What We're Loving: Calories, Creativity, Love Not Meant To Be, Donut Metaphors

Each Friday, DCH performers, teachers, and students offer their recommendations for what to watch, read, see, hear, or experience. This week Ryan Callahan goes first,  Jonda Robinson celebrates the creative process, Brittany Smith loves trash, and David Allison takes a walk in another man's shoes.  nycskyline6A rather our-of-the-blue job offer led to a sudden work trip to New York City this week. Now that I'm here, I get to do two of my favorite things: walk around the city and eat. I don't get many chances to walk around in Dallas, unless it is to my car or from my car or between DCH and Uncle Uber's. In New York I walk everywhere. And I get to see all the sights: crazy people talking to no one, crazy people talking to people who aren't listening, people in suits, young college kids walking in packs and pretending to be Vinnie Chase, and couples fighting. I've been here two nights and I've spent both of them walking aimlessly around the city and people watching.

With all this walking I work up quite an appetite. In the past two days alone, I have eaten FIVE slices of pizza, two from Two Boots, two from a tourist trap named "Taste of Little Italy" and one that cost only 99 cents. The 99 cent slice was the best. I've also managed to eat a schnitzel sandwich and three delicious risotto balls from the Arancini Bros booth at Madison Square Eats. Oh, and on a scout yesterday the owner of a restaurant would not let me leave without eating some of his veal meatballs and homemade garlic bread. Little did he know he was playing right into my plan. (For the record, my plan is "eat whenever possible.")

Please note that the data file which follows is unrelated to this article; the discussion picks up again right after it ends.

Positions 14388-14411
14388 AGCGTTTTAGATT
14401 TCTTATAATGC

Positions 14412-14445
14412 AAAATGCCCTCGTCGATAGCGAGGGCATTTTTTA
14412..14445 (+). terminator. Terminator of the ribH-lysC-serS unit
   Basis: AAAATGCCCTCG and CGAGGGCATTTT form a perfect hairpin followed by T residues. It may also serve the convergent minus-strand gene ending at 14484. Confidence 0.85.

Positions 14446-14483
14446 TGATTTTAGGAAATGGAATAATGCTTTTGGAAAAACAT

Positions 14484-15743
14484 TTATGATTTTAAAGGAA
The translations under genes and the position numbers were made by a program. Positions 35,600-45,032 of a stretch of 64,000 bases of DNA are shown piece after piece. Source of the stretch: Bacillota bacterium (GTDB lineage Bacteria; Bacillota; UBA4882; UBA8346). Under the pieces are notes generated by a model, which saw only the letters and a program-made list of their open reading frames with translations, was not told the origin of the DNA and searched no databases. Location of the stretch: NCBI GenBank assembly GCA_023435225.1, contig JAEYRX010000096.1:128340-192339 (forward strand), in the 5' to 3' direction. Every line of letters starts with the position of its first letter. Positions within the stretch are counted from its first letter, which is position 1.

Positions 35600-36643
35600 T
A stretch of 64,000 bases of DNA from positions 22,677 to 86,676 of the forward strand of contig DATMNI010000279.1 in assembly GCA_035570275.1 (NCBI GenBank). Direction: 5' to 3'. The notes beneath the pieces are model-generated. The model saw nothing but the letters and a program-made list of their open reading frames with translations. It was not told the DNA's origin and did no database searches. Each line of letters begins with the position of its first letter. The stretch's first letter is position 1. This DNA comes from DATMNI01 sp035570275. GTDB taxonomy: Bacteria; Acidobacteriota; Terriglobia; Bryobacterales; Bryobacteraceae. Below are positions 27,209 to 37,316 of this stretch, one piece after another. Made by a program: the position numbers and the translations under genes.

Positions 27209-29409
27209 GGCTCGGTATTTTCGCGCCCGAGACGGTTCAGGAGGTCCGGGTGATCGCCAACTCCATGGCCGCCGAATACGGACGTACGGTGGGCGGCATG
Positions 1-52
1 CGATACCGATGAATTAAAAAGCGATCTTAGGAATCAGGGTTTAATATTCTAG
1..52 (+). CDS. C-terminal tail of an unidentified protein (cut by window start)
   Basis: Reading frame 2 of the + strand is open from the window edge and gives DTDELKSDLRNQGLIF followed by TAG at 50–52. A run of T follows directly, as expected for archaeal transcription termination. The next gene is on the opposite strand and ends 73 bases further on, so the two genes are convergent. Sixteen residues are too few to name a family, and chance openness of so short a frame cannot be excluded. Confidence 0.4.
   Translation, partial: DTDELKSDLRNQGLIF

I still haven't had time to visit the Red Hook Lobster Pound for one of their Connecticut style lobster rolls. (Warm, fresh lobster meat piled on a toasted hot dog bun and covered with melted butter) but they, too, have a booth at Madison Square Eats. It's only a matter of time.

If you ever happen to find yourself in New York in the fall, or really any time, I suggest walking everywhere. You'll save money on cab fare, you'll get exercise, and you'll stumble across some extraordinary eateries you won't find anywhere else. Join me again next week, when I'm probably going to write about Strand Boos Store.  - Ryan Callahan